But military family advocates found the change both surprising and concerning. While other Tricare changes that will hit Jan. 1 had been previously announced or ordered through legislation, this change came as a surprise.

They said they are worried that the new flat fees will bring a surprise cost increase for many users. A series of changes made by Congress in 2016 were specifically designed to protect current Tricare users through a "grandfather" clause. The new fees, they said, circumvent that protection.

"By doing this cost share to co-pay conversion for the grandfathered group, they have made it more complicated, and walked away from the idea that your plan will remain same," said Karen Ruedisueli, a deputy director of government relations for the National Military Family Association (NMFA). "The fact is, some people will be paying more, which I think is against the whole concept of grandfathering."

More from

(Associated Press/Tom Williams)

Ronny Jackson, the former White House physician and retired Navy rear admiral who had a short run as the nominee for the Department of Veterans Affairs in 2018, now plans to run for a seat in Congress.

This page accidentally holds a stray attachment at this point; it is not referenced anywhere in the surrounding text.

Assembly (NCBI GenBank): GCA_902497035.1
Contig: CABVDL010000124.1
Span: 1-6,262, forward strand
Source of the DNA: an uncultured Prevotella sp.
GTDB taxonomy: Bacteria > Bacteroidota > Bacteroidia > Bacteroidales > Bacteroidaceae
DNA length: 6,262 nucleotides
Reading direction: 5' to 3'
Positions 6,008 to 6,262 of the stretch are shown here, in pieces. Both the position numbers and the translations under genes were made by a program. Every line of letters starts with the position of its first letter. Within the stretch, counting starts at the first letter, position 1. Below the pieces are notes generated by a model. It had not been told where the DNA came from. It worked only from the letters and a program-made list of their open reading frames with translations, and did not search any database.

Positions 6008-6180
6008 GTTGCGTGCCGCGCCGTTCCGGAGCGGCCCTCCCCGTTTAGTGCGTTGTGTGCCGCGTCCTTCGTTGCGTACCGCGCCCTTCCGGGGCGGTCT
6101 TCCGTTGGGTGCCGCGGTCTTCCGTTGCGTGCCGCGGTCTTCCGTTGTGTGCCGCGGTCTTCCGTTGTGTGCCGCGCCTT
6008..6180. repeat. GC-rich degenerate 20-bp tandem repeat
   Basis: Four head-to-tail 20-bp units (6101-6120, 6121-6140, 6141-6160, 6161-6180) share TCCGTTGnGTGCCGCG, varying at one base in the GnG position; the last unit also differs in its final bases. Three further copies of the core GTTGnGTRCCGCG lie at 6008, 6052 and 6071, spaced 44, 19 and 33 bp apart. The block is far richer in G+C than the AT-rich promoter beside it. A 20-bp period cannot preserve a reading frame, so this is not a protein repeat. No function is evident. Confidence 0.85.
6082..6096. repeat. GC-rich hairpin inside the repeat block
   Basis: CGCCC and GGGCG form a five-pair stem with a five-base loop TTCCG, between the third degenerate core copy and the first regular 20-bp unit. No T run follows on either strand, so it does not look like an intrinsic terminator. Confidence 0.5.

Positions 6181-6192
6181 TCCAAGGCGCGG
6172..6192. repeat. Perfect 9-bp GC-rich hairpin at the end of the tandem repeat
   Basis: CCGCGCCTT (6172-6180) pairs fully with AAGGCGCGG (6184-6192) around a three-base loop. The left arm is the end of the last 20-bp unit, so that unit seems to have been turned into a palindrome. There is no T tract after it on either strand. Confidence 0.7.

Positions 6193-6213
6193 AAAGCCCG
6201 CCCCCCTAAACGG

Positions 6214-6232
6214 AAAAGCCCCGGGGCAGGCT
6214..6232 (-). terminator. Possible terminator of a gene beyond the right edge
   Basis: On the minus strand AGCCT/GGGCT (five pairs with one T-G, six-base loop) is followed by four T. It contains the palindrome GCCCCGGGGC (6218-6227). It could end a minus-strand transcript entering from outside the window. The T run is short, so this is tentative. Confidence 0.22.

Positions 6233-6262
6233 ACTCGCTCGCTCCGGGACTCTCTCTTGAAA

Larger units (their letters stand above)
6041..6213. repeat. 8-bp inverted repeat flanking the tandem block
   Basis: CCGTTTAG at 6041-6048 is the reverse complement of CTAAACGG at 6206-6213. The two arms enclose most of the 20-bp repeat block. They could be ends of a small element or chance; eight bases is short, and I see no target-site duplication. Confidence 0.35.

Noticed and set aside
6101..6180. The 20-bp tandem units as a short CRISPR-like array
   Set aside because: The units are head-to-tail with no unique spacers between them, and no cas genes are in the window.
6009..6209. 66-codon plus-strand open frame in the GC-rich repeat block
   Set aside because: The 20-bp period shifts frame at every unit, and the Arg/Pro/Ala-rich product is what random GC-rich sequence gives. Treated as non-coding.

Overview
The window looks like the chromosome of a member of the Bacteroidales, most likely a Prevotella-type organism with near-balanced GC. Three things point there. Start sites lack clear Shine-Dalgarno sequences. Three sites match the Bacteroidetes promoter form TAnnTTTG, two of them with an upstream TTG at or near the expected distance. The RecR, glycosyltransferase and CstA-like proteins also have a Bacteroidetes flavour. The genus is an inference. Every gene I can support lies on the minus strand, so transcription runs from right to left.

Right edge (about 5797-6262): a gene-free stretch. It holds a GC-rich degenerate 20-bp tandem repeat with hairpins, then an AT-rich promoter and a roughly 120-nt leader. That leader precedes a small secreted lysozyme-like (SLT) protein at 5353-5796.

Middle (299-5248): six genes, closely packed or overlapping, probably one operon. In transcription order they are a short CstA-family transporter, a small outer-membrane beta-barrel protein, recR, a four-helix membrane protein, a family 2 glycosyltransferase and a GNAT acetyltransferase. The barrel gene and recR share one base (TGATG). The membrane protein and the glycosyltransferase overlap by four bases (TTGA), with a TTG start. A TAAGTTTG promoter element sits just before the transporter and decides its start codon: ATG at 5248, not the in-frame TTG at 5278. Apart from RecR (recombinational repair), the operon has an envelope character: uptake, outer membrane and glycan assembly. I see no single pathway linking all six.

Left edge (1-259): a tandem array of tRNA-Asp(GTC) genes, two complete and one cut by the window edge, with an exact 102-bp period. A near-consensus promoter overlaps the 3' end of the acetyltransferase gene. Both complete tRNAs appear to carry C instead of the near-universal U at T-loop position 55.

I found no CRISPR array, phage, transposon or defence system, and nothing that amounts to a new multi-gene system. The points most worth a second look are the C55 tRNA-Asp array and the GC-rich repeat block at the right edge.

Read More Show Less

The Pentagon will implement an "operational pause" on the training of foreign students inside the United States as the military undergoes a review of screening procedures, according to senior defense officials.

Read More Show Less
In this Nov 24, 2009, file photo, a University of Phoenix billboard is shown in Chandler, Ariz. The University of Phoenix for-profit college and its parent company will pay $50 million and cancel $141 million in student debt to settle allegations of deceptive advertisement brought by the Federal Trade Commission. (AP Photo/Matt York)